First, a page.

Based on the above plots, we can see that:
- On weekdays, the peak hours are 8-9 a.m. and 5-6 p.m.; there aren’t so many customers using bicycles other than those times. So, subscribers may be people living in the city who need bicycles for commuting to work.
- On weekends, most people use bicycles between 10 a.m. and 4 p.m. Weekend usage of bicycles is much more lower than on weekdays.
This is a better graph, but the usage difference between customers and subscribers is hard to see. To improve the graph further, we can unstack the bars so that user_type overlaps, giving better insight into the scale. We do this with the position argument in geom_bar, setting it to “identity.”
> ggplot(fordgobike_dur_under30_weekdays) + geom_bar(aes(x=start_hour, fill=user_type, col=user_type), colour = "lightblue", alpha = 0.5, position = "identity") + scale_fill_manual(values = c("black", "pink")) + xlab("Weekday StartHour") + ggtitle("Weekdays Start Hour") #colour: the colour of bar outline #position = “identity”: overlaps the data #alpha: transparency level on scale of 0 - 1 #scale_fill_manual: we can override with custom colour fill
This reveals more perspective on the difference in volume between subscribers and customers, especially on weekdays. On weekends, the users both have similar habits. However, the volume is much lower because it seems most use Ford GoBikes to commute during the weekdays.
Unsurprisingly, a majority of weekday users appear to be subscribers commuting to and from work. This can also be shown when we investigate the riding intervals:
Most users ride between 10 and 25 minutes on weekends. Usage over 25 minutes is mainly by customers instead of subscribers.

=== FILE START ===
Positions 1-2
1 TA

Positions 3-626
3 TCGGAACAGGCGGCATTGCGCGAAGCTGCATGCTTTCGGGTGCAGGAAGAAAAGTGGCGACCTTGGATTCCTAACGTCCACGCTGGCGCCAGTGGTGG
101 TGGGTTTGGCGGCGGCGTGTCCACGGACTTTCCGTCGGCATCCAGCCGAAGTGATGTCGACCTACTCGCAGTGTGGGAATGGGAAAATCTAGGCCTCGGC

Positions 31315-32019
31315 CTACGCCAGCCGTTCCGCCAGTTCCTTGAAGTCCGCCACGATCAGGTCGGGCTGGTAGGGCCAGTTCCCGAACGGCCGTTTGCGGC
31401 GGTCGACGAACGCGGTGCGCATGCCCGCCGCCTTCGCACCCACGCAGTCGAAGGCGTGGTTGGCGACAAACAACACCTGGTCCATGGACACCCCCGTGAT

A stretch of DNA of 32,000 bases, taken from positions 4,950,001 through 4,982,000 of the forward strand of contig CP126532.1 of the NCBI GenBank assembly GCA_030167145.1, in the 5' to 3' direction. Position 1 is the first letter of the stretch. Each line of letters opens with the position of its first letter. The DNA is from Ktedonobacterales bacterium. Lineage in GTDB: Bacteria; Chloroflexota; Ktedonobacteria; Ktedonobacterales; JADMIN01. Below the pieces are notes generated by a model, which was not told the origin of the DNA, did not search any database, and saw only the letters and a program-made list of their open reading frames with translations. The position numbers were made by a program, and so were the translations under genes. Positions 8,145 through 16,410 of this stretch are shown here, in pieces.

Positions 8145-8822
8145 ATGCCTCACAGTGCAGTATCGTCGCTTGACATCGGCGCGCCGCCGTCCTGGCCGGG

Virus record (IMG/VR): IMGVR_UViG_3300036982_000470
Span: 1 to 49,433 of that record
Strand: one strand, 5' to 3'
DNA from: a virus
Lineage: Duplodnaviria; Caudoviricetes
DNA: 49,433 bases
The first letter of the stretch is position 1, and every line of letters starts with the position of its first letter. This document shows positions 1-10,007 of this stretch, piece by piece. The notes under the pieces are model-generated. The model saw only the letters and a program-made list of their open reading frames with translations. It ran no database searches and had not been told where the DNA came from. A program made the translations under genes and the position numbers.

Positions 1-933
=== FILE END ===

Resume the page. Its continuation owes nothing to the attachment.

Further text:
Grouping multiple plots into one graph with facet_wrap
Before, we were looking at the dataset in the span of a day. To quickly visualize how user behaviour compares on a larger scale (for example, by month) we can utilize the facet_wrap function in ggplot.
> ggplot(station_name_paired, aes(x = start_hour, y = count_t)) + geom_bar(aes(fill = user_type), stat = "identity", position = "dodge") + facet_wrap(~month, scales = "fixed")
The first problem here is that the scale on the y-axis poorly visualizes the data in months with low volume. In order to see the data in months like September or December, we change the scales argument to “free.”
> ggplot(station_name_paired, aes(x = start_hour, y = count_t)) + geom_bar(aes(fill = user_type), stat = "identity", position = "dodge") + facet_wrap(~month, scales = "free")
For another example, we can adjust the code to group by days of the week:
> ggplot(station_name_paired, aes(x = start_hour, y = count_t)) + geom_bar(aes(fill = user_type), stat = "identity", position = position_dodge(0.9)) + facet_wrap(~week, scales = "free") + xlab("Start Hour") + ggtitle("Start Hour in different weekdays")
In this practice, we learned to manipulate dates and times and used ggplot to explore our dataset. To improve our graphs, we used the fill factor variable and vjust to label percentage marks in geom_bar. We even deduced a few things about the behaviours of our customers and subscribers.
There are some questions we could explore more:
- How does the weather and rider age affect the usage of bicycles?
- What kind of people are riding for 30 minutes or even longer? Should we offer different services to these customers to increase sales?
- How can we can increase the accuracy of start time to hour and minute, instead of start hour only?
- How many bicycles are being used at each dock? Can we make a prediction model based on this information?
Look out for more teachings from me using this data!
Thank you for reading.